Pleas ID this IBM system....
wdonzelli at gmail.com
Tue May 21 14:34:14 CDT 2019
I might think far more "obsolete" than "bad idea". It worked very well
for the mainframe folks.
On Tue, May 21, 2019 at 1:50 PM Jay West via cctalk
<cctalk at classiccmp.org> wrote:
> No modern datacenter that I have seen still uses a raised floor *OTHER THAN* about 3 inches for a ground plane. There is a reason for that... the old idea of forced cooling under the floor and mixing power & data cables there has been found to be a truly bad idea.
> Power in most any modern datacenter is via "track lighting" rails directly over the row of racks. Ex: https://www.starlinepower.com/busway/
> HVAC units are generally not inside the datacenter any longer either, nor are UPS's. These cause access control issues with vendors doing maintenance and raises issues for publicly traded companies that must meet certain control & accountability standards. Not to mention locating them on the datacenter floor can cause issues with cool air routing. So these days the hot and cold aisles are alternating, with a windsock/tube above the racks for cold air delivery to the front and an 8 foot or so fan built in the hot aisle wall. This is the optimum place for particle (smoke) sensors as well. That design also lets in certain situations outside air to be used.
> So to say you "definitely need a raised floor for a datacenter" is only true if you are trying to create a period replica. A modern datacenter built that way... well... not sure any self-respecting contractor would build one 'the old way' :)
> -----Original Message-----
> From: cctalk [mailto:cctalk-bounces at classiccmp.org] On Behalf Of Adrian Stoness via cctalk
> Sent: Tuesday, May 21, 2019 12:03 PM
> To: Patrick Finnegan <pat at vax11.net>; General Discussion: On-Topic and Off-Topic Posts <cctalk at classiccmp.org>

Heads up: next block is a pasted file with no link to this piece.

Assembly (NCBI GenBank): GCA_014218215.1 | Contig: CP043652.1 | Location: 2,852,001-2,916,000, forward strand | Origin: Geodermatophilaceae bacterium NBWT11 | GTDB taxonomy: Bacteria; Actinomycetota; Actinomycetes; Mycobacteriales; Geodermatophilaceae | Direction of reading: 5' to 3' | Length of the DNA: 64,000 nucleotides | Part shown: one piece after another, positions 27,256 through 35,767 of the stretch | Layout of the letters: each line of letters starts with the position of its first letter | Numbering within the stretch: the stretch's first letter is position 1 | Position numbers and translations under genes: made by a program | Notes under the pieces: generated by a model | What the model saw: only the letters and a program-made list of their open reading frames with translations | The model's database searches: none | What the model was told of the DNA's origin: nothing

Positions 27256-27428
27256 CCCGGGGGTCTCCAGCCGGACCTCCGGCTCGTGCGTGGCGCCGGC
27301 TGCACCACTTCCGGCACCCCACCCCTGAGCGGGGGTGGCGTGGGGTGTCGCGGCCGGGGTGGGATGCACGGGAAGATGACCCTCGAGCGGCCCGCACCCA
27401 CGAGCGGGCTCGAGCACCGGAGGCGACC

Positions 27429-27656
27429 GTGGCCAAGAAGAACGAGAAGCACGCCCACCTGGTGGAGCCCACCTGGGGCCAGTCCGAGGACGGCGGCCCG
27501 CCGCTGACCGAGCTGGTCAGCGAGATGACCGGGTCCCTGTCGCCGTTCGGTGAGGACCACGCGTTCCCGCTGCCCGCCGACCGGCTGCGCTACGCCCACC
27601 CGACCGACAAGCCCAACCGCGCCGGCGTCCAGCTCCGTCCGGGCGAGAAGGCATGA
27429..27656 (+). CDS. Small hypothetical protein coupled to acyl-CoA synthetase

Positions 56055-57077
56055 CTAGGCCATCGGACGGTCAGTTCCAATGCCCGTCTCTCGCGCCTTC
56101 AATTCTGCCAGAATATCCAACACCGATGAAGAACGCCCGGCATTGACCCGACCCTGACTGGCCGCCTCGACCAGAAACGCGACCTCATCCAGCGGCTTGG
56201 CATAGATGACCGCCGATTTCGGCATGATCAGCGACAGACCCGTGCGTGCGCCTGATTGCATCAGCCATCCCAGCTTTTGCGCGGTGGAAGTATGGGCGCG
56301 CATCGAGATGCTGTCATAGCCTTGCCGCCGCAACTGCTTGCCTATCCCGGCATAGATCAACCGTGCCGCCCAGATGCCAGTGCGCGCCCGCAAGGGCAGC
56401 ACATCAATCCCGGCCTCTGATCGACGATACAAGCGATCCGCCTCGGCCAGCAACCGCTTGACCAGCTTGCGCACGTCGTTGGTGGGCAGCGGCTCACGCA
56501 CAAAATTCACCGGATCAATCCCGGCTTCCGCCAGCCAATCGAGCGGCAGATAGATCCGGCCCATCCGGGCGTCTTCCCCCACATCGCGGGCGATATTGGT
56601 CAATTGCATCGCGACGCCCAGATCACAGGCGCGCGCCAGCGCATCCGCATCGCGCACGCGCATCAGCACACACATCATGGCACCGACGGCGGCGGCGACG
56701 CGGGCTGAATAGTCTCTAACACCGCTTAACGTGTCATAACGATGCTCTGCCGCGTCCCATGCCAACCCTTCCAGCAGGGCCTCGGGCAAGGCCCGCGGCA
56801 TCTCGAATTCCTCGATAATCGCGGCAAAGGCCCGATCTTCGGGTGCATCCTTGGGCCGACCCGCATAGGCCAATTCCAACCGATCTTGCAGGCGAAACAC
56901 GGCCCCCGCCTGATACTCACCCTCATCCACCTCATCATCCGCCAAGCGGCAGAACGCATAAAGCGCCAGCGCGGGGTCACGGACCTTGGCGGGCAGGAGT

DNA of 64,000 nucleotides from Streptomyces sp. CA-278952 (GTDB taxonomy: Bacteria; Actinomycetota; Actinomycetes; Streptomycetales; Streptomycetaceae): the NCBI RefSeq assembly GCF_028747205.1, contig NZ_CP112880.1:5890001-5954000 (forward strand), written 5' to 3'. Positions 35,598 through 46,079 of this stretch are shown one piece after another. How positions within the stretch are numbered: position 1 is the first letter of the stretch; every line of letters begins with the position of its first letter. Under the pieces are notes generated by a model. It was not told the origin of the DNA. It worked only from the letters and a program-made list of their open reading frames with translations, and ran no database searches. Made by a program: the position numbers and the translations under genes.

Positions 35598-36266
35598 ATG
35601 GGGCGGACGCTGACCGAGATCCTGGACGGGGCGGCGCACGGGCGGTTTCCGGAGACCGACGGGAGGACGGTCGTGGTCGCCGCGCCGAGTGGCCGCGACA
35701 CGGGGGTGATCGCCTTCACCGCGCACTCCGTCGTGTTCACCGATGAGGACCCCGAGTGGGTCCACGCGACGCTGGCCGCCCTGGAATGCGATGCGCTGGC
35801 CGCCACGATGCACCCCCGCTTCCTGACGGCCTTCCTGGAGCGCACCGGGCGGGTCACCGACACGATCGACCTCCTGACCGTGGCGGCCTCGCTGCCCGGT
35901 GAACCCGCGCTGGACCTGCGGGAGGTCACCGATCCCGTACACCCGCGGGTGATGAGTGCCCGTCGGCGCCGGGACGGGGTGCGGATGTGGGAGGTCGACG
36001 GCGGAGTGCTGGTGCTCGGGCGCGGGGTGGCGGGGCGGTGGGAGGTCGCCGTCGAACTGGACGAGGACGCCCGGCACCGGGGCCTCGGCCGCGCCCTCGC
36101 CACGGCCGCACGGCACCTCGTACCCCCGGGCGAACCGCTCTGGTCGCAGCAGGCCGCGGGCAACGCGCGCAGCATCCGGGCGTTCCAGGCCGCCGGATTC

> Subject: Re: Pleas ID this IBM system....
> all systems have their advantages disadvantages it all depends on what your doing and designs u choose. personaly i think raised floor and tray above are best then u keep all ur power below away from ur data lines plus but then ur setup is only as good as the lazyest tech u get comming in running stuff.
> On Tue, May 21, 2019 at 11:38 AM Patrick Finnegan via cctalk < cctalk at classiccmp.org> wrote:
> > On Tue, May 21, 2019, 04:13 Christian Corti via cctalk <
> > cctalk at classiccmp.org> wrote:
> > > You definitely need a raised floor
> > > for a data center. You need it for forced air cooling and for
> > > running the water and condensate pipes.
> > Ductwork doesn't have to be below the floor. Modern co-lo facilities
> > that I have been in (such as Switch Supernap) don't have a raised floor.
> > Plumbing (unless you're doing aisle containment or RDHx) shouldn't run
> > through the IT space in the data center.
> > Cooling water to racks should be dewpoint adjusted, so you don't need
> > condensate drains inside the DC.
> > And overhead trays are much more difficult to
> > > work with if you want to lay new cables because you have to climb up
> > > and down the ladder all the time, moving the ladder from here to
> > > there and back to here...
> > >
> > I solved that by having multiple ladders. In my experience, it's a lot
> > easier than trying to reach through a cluttered raised floor under racks.
> > The only good reason that I have seen in this thread for a raised
> > floor is to match older equipment that routes cables downwards.
> > Pat
> > >
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